The acquisition of the photosynthetic mesophyll cell shape in the dicotyledonous species Vigna sinensis and the fern Asplenium nidus is the result of the coordination of (a) the cortical microtubule alignment that controls cellulose microfibril orientation and (b) the local differentiation of the cell wall matrix polysaccharides, a rather general phenomenon, also described in monocotyledonous species.
Sotiriou et al. showed that cell wall matrix differentiation leads to establishment of two distinct types of alternating cell wall subdomains. The first type defines the contact sites between mesophyll cells and is marked by the presence of callose and certain homogalacturonan epitopes. The second type defines the sites of intercellular space formation and is characterized by the absence of callose and the presence of different homogalacturonan epitopes from mesophyll cell contacts.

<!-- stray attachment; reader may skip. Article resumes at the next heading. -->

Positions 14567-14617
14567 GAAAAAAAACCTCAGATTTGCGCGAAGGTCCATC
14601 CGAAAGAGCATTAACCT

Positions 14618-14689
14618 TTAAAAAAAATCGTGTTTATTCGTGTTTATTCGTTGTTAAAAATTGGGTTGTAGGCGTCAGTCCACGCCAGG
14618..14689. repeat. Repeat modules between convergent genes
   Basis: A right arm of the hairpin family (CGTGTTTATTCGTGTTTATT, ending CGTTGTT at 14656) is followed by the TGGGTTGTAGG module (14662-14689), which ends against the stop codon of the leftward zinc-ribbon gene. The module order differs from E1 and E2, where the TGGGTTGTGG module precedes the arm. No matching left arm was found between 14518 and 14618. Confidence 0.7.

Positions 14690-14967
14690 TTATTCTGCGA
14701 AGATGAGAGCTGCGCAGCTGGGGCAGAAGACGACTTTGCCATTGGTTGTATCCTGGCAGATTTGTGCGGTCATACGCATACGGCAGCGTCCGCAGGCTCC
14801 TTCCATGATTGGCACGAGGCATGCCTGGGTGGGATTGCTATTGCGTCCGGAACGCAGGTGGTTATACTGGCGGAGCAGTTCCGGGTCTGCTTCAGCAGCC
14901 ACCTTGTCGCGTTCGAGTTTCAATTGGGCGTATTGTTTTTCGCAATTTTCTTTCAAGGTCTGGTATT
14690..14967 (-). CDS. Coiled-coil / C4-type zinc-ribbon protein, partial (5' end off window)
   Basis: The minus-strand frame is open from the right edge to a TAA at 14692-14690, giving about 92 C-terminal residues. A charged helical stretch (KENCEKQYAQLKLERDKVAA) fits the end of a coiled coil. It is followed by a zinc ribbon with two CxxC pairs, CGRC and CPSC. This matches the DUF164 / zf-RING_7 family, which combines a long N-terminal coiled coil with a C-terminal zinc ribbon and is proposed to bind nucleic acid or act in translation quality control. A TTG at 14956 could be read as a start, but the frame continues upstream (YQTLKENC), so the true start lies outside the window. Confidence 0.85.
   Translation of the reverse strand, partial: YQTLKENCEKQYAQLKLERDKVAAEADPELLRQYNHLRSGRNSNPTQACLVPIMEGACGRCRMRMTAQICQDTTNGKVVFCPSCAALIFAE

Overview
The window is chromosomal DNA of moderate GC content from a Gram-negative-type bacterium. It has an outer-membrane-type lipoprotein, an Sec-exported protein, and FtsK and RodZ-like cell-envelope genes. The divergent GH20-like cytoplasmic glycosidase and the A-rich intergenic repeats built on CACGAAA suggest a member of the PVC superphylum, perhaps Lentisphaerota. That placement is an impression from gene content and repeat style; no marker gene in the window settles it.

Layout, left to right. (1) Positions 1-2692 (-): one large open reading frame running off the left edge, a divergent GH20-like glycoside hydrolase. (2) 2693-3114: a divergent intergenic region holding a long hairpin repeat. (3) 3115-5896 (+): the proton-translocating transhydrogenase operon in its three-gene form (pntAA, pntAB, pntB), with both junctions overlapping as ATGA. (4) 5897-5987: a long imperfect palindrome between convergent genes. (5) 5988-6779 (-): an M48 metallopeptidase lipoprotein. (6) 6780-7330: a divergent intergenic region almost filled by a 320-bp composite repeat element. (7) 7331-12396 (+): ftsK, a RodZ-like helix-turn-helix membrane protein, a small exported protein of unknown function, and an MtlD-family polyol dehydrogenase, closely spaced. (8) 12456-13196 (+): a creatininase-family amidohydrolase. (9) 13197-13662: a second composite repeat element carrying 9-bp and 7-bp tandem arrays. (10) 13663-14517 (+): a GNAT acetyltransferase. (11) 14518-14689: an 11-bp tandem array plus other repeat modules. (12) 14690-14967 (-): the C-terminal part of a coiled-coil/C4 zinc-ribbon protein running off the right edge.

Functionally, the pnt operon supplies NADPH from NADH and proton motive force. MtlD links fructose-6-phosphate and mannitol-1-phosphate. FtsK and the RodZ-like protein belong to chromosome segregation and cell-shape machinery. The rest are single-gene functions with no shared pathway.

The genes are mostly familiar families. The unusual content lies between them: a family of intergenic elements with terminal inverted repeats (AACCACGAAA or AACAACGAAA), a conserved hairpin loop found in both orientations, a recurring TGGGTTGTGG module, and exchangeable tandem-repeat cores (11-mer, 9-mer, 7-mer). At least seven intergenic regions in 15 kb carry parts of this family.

P. Sotiriou, E. Giannoutsou, E. Panteris, P. Apostolakos, B. Galatis, 2016, 'Cell wall matrix polysaccharide distribution and cortical microtubule organization: two factors controlling mesophyll cell morphogenesis in land plants', Annals of Botany, vol. 117, no. 3, pp. 401-419 http://dx.doi.org/10.1093/aob/mcv187